British Prime Minister Boris Johnson and opposition Labour leader Jeremy Corbyn went head to head over Brexit on Friday in the last televised debate before next week's UK general election that will determine the path for Britain's departure from the European Union.
Six days before Britain votes in its second national election in less than three years, the debate is seen as the last chance for Corbyn to squeeze Johnson's lead in the polls, which mostly point to victory for the prime minister.
The two leaders set an ill-tempered tone to the debate by battling over how to leave the EU. Johnson ridiculed Corbyn's support for a new referendum in which Corbyn has said he would remain neutral, while the Labour leader said the prime minister's pledge to "get Brexit done" actually meant seven years of trade talks.
More than three years after Britain voted to leave the EU, the December 12 election will determine when, how and even whether Brexit happens.
"We have ample time to get on and build a new free trade partnership, not just with the EU but with countries around the world," Johnson said in the BBC television debate.
But Corbyn countered that it would take the government seven years to negotiate a trade deal with the United States.
Polls show Johnson's governing party is well ahead of Labour. A Panelbase survey on Friday showed the Conservatives extending their lead slightly over the opposition party to nine points, up from eight a week ago.
Johnson, who renegotiated a new divorce deal with the EU in October, has promised to "get Brexit done", a slogan he has repeated constantly during campaigning to try to win over Labour supporters who backed leaving the bloc, and those who are simply fed up of the political haggling over the issue.
Britons voted by 52pc-48pc in 2016 for Brexit but parliament has been stuck in deadlock over the way forward. If Johnson wins the majority he says he needs, Britain will leave the EU by January 31 and then seek to enact a trade agreement with the bloc by the end of 2020.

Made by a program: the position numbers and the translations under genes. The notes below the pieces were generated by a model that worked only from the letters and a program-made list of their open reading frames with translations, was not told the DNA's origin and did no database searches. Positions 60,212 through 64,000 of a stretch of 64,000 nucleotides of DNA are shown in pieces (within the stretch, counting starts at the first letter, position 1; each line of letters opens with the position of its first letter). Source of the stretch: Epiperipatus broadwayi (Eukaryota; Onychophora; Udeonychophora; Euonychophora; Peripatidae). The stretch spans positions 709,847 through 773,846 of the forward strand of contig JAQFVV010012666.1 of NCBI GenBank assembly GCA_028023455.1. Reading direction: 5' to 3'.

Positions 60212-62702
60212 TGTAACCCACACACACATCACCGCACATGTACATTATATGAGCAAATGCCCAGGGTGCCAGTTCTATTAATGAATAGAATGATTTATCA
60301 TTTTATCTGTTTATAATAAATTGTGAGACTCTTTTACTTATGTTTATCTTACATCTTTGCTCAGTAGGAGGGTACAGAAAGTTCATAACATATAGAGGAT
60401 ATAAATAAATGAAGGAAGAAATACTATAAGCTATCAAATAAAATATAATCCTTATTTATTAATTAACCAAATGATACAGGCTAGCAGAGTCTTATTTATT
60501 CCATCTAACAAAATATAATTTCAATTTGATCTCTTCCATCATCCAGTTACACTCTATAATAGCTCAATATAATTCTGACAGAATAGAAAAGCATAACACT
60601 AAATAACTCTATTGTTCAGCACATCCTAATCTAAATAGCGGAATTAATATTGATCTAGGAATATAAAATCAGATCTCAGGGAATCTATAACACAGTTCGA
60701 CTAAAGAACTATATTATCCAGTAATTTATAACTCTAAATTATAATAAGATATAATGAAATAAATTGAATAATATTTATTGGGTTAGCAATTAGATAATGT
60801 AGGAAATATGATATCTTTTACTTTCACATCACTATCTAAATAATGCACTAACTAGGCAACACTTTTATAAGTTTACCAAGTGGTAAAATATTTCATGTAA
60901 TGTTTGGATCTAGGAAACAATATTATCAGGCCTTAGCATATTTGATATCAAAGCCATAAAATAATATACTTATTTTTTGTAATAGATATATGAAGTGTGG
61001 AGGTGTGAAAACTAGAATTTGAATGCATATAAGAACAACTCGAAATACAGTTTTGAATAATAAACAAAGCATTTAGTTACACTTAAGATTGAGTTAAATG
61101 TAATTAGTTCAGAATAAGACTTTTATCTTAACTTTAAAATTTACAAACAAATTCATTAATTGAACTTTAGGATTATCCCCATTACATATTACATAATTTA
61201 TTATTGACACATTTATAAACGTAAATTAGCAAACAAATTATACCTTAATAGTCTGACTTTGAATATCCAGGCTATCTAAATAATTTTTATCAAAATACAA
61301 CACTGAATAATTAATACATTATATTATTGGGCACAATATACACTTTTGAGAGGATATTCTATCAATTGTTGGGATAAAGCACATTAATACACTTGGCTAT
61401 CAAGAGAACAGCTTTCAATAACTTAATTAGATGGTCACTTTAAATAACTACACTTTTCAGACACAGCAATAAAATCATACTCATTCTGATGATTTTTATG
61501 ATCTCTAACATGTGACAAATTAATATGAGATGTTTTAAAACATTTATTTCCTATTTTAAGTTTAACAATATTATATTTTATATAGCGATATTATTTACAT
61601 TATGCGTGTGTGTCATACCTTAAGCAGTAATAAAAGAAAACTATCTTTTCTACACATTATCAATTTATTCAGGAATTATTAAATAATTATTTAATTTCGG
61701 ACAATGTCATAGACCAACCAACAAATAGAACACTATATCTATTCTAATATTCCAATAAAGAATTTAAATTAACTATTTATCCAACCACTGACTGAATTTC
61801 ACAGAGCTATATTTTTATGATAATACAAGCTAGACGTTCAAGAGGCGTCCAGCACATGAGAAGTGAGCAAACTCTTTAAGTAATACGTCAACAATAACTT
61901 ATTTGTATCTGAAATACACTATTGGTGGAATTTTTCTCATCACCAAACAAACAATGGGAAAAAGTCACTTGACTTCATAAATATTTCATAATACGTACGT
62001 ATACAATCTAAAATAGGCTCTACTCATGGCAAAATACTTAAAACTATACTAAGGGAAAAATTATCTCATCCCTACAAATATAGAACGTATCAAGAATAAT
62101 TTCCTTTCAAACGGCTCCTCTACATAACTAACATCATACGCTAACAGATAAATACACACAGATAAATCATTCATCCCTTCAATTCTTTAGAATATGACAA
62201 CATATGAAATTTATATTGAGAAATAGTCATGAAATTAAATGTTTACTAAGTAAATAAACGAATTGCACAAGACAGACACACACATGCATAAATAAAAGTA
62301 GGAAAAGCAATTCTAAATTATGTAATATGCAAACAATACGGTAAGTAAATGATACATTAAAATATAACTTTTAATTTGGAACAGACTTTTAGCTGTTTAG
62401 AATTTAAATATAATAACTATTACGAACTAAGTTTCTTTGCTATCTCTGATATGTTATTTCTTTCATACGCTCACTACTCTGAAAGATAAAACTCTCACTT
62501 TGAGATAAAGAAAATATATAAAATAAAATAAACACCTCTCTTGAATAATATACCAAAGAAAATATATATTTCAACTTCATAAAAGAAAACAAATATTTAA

With less than a week to polling day, the Labour leader warned of "chaos" and "huge job losses" if a Tory government was unable to get a free trade deal with the EU by the end of the year.
Corbyn highlighted leaked Treasury documents released earlier in the day which he said showed Mr Johnson's withdrawal agreement meant there would be customs checks and restrictions on trade between Britain and Northern Ireland.
Appearing before a live studio audience in Maidstone in a debate hosted by the BBC, the Prime Minister retorted that the claims were "not true".
He added: "I do find it slightly curious to say the least to be lectured about the union between Great Britain and Northern Ireland by a man who all his political life has campaigned to break up that union and actually supported for four decades the IRA their in their campaign violently to destroy it."
Corbyn in turn challenged Mr Johnson to show a "degree of honesty" about the arrangements he had made for Northern Ireland.
He said: "He spoke at the DUP conference and said there would be no restrictions whatsoever. We now know there are restrictions. He could and should have said that at the time."
Mr Johnson questioned how Labour could negotiate a new Brexit deal as it has pledged to do when Corbyn was "neutral" and other frontbenchers were pro-Remain.
"Who is going to negotiate it because as far as I can see everybody on the Labour frontbench is campaigning to Remain apart from Corbyn who is neutral on the matter?" he said
"How can you get a deal, a new deal from Brussels for Brexit, if you don't actually believe in it? That's the mystery that I fail to understand."
Johnson also brushed off an intervention by former prime minister John Major who suggested he would back former Tory MPs now standing as independents after having the whip withdrawn.
"Unlike Mr Major, I lead a party that is now totally united," he said.
With additional reporting from Press Association
UK Labour Party leader Jeremy Corbyn has said he has obtained a confidential report which "drives a coach and horses" through Boris Johnson's claim that there will be no border in the Irish Sea under his Brexit plan.